How can it possibly matter whether the position is profitable?  You want it in your portfolio (good risk/reward from right this minute into the future) or you don't.  If you don't want it, exit the trade.

If you keep a position in your portfolio just because you do  ot want to exit and record the loss, then you are going to have a portfolio of high risk trades.  Why would you do that?  When you do not like the trade for any reason (perhaps you have already earned 90% of the maximum profit and are happy with that), get out.  Eliminate the risk and find a better trade.

You can agree or not.  It is gospel in my book.


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Selling a Call Option: What do you Get?

Once again a reader (thank you Debi) asks about something that goes beyond the typical education received by option beginners.


1) Let's say I bought a call and the underlying stock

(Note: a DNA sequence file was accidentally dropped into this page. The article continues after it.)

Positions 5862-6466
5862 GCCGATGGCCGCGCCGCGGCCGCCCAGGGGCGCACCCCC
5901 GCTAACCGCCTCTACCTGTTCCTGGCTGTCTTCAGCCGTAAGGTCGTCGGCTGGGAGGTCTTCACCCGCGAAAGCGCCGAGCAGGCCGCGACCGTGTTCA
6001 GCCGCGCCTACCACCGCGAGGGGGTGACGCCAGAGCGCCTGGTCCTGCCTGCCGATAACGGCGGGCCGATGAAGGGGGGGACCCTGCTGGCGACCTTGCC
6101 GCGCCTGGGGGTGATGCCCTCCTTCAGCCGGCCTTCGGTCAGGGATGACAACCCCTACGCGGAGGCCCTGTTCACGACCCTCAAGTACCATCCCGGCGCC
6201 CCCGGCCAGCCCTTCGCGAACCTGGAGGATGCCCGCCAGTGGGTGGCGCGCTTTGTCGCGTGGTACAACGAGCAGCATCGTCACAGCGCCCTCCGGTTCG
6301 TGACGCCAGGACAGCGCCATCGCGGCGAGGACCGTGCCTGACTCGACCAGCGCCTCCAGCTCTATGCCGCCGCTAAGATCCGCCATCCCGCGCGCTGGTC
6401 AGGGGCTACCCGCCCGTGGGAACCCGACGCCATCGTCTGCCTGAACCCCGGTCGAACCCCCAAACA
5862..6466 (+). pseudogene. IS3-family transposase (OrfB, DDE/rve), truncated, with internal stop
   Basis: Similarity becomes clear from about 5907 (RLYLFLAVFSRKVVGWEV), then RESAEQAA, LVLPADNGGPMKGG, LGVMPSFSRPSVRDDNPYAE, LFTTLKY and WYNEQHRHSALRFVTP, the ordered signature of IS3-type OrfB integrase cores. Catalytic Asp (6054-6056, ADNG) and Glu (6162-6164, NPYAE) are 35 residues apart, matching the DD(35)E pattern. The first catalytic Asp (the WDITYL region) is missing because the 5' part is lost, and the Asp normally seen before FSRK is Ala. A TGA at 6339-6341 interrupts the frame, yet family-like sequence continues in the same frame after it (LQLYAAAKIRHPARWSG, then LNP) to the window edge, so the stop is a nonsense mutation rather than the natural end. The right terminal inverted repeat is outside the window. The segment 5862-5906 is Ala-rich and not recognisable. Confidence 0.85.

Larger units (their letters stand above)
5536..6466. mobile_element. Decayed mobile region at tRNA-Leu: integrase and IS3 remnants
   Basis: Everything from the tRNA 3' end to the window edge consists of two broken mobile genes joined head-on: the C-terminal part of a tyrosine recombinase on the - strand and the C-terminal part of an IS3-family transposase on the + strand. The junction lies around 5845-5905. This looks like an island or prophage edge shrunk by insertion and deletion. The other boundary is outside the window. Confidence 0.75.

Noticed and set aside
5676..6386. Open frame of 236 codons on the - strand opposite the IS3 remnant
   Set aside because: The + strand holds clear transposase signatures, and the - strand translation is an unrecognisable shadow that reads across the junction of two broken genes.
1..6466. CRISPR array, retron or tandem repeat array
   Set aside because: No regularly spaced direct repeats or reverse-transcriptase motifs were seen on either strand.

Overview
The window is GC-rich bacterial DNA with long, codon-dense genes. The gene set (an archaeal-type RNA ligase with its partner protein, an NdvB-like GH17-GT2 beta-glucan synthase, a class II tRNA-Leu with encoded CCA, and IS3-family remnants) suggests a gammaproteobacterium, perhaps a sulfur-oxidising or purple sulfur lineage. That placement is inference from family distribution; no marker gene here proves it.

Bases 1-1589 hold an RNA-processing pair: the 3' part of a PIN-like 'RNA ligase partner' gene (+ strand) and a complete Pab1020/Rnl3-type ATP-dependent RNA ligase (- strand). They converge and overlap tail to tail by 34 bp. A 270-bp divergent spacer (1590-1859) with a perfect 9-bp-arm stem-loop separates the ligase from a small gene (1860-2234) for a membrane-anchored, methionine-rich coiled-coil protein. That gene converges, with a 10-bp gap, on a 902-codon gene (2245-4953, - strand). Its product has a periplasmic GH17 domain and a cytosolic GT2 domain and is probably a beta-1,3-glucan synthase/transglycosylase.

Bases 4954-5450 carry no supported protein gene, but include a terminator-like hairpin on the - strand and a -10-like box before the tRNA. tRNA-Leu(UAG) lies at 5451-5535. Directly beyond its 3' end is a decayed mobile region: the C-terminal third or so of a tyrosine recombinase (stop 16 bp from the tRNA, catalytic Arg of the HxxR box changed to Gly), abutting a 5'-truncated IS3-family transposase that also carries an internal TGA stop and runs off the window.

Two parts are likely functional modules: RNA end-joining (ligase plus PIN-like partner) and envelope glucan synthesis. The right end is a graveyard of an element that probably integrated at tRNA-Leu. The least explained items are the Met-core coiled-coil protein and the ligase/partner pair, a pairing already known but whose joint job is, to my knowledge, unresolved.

moved down, dropping below the strike price. I could salvage
what is left of the contract by selling the entire position. How much
could I possibly get from trying to close the position early?

Is it
better to just wait until the end and hope for a miracle?

2) If I buy a call and the underlying stock moves higher, I sell the
option and make a profit: the difference between the price I paid and its current price.

I am confused. Do I get both intrinsic
value gain and the difference between what I sold it for and the
premium. How do you know what you sell it for?



1) It is seldom 'better' to hope for a miracle.  When all you can salvage